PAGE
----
• Foods like fruit, bran, and prune juice can help you have a BM. Drinking water can also help you pass BMs easier. Caregivers may give you fiber medicine or stool softening medicines to make your BMs softer and regular.
  • If you do not have to limit your liquids, drink 6 to 8 cups of water each day. This helps thin the sputum (spit) so it can be coughed up more easily.
  • Food allergies may be more common in CF patients. Keep a food diary to learn what food may trigger a symptom.

Herbs and Supplements:

Before taking any herbs or supplements, ask your caregiver if it is OK. Talk to your caregiver about how much you should take. If you are using this medicine without instructions from your caregiver, follow the directions on the label. Do not take more medicine or take it more often than the directions tell you to. The herbs and supplements listed may or may not help treat your condition.

Supplements:

    Complementary Therapies:

    • Biofeedback and relaxation techniques may help CF patients.
    • Hypnosis, like biofeedback, may be helpful for CF patients.
    • Exercise can help improve lung function in CF.

    Other ways of treating your symptoms : Other ways to treat your symptoms are available to you.

    Talk to your caregiver if:

    • You would like medicine to treat CF.
    • Your symptoms have not gone away or improved by these self-help measures.
    • You are urinating less, have a dry mouth and cracked lips, or are dizzy. These are signs of dehydration (d-hi-DRA-shun).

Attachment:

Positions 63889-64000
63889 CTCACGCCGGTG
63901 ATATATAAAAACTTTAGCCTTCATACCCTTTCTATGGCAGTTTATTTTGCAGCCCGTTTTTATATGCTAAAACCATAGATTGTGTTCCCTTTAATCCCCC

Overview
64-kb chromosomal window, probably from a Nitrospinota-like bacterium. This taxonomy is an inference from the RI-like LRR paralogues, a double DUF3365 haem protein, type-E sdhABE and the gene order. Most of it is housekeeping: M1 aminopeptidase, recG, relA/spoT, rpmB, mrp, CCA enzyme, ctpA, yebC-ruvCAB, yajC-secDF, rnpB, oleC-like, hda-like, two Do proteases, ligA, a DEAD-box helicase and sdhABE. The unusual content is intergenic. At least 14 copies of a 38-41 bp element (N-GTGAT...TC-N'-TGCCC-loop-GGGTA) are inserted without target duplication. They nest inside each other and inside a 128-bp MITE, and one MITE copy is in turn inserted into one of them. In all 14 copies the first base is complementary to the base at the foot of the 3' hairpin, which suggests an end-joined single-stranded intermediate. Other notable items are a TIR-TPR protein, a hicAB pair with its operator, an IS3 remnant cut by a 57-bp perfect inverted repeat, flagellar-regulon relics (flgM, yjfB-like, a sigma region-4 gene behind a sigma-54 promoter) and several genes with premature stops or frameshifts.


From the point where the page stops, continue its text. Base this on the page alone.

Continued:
• You have chills or feel weak or achy. These are signs that you may have an infection.
    • You have questions about what you have read in this document.

    SEEK CARE IMMEDIATELY IF:

    • You have trouble breathing.
    • The skin between your ribs is being sucked-in with each breath.
    • Your lips or fingernails are turning blue or white.

    Care Agreement:

    You have the right to help plan your care. To help with this plan, you must learn about your health condition and how it may be treated. You can then discuss treatment options with your caregivers. Work with them to decide what care may be used to treat you. You always have the right to refuse treatment.

    References:

    1. Belsky J & Khanna P: The effects of self-hypnosis for children with cystic fibrosis: a pilot study. Am J Clin Hypn 1994; 36(4):282-292.

    2. Darling PB, Lepage G, Leroy C et al: Effect of taurine supplements on fat absorption in cystic fibrosis. Pediatr Res 1985; 19(6):578-582.

    3. Delk KK, Gevirtz R, Hicks DA et al: The effects of biofeedback assisted breathing retraining on lung functions in patients with cystic fibrosis. Chest 1994; 105(1):23-28.

    4. Duijvestijn YC & Brand PL: Systematic review of n-acetylcysteine in cystic fibrosis. Acta Paediatr 1999; 88(1):38-41.

    5. Gavin J, Ellis J, Dewar AL et al: Dietary fibre and the occurrence of gut symptoms in cystic fibrosis. Arch Dis Child 1997; 76(1):35-37.

    6. Leser C, Rothe TB & Karrer WL: Rehabilitation of cystic fibrosis in adulthood. Schweiz Rundsch Med Prax 1997; 86(50):1984-1990.

    7. Lucarelli S, Quattrucci S, Zingoni AM et al: Food allergy in cystic fibrosis. Minerva Pediatr 1994; 46(12):543-548.

    8. Roum JH, Borok Z & McElvaney NG: Glutathione aerosol suppresses lung epithelial surface inflammatory cell-derived oxidants in cystic fibrosis. J Appl Physiol 1999; 87(1):438-443.

    9. Shepherd RW, Holt TL, Thomas BJ et al: Nutritional rehabilitation in cystic fibrosis: controlled studies of effects on nutritional growth retardation, body protein turnover, and course of pulmonary disease. J Pediatr 1986; 9(5):788-794.


    Last Updated: 4/4/2014